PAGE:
From Carbon to Biodiversity reporting – lessons and challenges for the finance sector

Authors: Katie Critchlow, CEO of NatureMetrics, Advisory Council member APPG Sustainable Finance

After decades of work, climate reporting is now going mainstream. But how does biodiversity follow? As complex as climate change is, a simple unifying and globally consistent measure of carbon emissions has enabled clear target setting and has lead to the establishment of reporting frameworks such as TCFD to measure corporate and investor progress. Biodiversity put simply is everything living; from the microbes which provide our soil fertility to majestic whales in our ocean. Life on earth is incredibly complex. But simple targets to drive progress on biodiversity from global goals to investment portfolios should no longer be a pipedream thanks to new ways of providing big data on nature.

The first demand from the finance sector is, understandably, that biodiversity metrics are simple. But if we aim only for simplicity without taking into account the inherent complexity of biological communities we create meaningless measures which only serve to further conceal the underlying rate of biodiversity loss.

In the past, between nature and data has sat binoculars, cameras, microscopes and waterproof notebooks, relying on human observers to record individuals and identify species one at a time.

Inevitably, such effort has focused on those components of biodiversity that are large in body size, small in number, and easily recognizable by visual characteristics. This has been time consuming, expensive, risky and unscalable. It has also concealed the loss of the ‘small things that run the world’ – the invertebrate animals and microscopic organisms that are the building blocks of our ecosystems, cycling nutrients, maintaining soil health, protecting against outbreaks of disease or pests. The health of these vast communities of unseen and previously unmeasurable organisms is of material impact to businesses and their investors.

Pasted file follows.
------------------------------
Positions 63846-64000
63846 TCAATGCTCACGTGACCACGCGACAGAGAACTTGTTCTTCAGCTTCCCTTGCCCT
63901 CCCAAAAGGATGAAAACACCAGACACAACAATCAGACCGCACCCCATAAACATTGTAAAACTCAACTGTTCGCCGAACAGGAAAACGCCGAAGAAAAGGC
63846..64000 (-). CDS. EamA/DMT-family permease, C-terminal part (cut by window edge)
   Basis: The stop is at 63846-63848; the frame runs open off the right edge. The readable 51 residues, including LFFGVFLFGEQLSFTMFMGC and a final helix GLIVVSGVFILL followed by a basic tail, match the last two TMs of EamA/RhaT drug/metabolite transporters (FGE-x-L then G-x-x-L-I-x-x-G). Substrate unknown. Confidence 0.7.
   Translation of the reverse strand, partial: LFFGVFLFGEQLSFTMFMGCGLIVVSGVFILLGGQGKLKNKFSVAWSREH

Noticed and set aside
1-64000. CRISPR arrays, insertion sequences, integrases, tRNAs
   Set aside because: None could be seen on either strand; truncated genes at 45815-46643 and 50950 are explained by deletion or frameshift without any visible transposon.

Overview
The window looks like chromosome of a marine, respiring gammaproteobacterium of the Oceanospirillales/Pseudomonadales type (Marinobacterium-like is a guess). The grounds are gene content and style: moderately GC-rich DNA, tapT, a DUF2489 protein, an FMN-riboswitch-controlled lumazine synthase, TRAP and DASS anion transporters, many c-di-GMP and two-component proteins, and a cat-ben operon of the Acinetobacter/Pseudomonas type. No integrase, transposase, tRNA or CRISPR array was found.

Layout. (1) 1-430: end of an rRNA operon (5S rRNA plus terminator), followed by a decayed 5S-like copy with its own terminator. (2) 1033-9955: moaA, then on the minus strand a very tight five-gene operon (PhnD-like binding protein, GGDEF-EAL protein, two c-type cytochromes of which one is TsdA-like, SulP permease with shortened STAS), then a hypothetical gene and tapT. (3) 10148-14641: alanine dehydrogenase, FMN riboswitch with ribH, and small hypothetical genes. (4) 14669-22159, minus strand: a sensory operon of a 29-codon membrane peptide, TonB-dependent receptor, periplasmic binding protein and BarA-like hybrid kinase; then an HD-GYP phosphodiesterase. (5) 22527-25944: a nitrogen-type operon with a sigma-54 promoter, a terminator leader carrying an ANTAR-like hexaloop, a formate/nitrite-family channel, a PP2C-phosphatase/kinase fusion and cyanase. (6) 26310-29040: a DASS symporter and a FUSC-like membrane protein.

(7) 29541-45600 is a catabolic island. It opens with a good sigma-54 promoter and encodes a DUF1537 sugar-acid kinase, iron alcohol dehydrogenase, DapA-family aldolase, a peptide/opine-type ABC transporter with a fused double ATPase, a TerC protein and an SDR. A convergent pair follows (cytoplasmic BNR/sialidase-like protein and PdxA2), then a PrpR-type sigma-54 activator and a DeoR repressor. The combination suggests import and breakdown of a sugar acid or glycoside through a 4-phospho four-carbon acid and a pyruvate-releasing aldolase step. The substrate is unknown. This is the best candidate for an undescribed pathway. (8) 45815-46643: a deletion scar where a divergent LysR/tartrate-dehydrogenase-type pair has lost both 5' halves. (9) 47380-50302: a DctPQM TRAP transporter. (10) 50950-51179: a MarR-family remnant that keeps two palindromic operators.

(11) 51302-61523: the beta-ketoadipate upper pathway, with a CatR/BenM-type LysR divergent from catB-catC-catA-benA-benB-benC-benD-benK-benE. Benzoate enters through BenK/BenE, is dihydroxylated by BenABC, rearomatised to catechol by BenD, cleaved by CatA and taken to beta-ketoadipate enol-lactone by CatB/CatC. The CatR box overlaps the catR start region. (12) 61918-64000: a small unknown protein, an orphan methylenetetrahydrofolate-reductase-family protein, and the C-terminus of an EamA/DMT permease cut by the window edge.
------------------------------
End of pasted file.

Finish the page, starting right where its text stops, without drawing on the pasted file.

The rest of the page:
There are now technologies that allow biodiversity data collection at an unprecedented pace and scale. My business, NatureMetrics, provides biomonitoring using DNA, detecting organisms similarly to the way you might detect someone at the scene of a crime. We can detect whole communities of species – from bacteria to bats – from DNA isolated from water or soil.

Meanwhile, other 21st century nature data providers such as drones and Earth Observation are revolutionizing vegetation surveys and even large mammal surveys across vast terrestrial ecosystems.

By building robust data baselines, we lay the foundations of our understanding and management of the natural world. We can then simplify this data from the ‘bottom up’ to portfolio level aggregate measures and decision making tools.

We are used to dealing with big data these days. Big data algorithms take huge, complex, noisy datasets and use them to drive simple scales and visualisations.

Biodiversity is a classic big data problem. At any given place and time, individuals belonging to thousands of species are responding to a huge variety of different factors. The responses of biological communities to these factors are varied and complex. So much so that if you pick just a small number of species to track, you may not see any significant response to an impact at all; but connecting data on the responses of many species reveals predictable response patterns at the community level.

As these biological data layers become available for the first time we can unlock this powerful knowledge about how our natural life support systems respond to human impacts. Then we can improve those impacts before it is too late.

DNA based monitoring of marine sediment gives so much more data than by sight alone, enabling us to detect patterns and impacts not visible before.

This month a SwissRe report warned that failure to act on biodiversity loss has put a fifth of countries at risk of ecosystem collapse. From agriculture to nature-based climate solutions – we rely on nature and nature relies on us and the time is now to figure out those interactions.

We have begun to build a picture of how this might look for the finance sector. From detailed site level data through to aggregated measures of ecosystem services and natural capital for corporate level reporting and finally up to aggregated measures of Net Positive Impact or other Science Based Targets (see Fig 1).

There are many things we now need to do to reverse biodiversity decline but at NatureMetrics we believe that the powerful data we and others provide gives us the best opportunity to understand the impact of the finance sector on nature and to drive better decision making.

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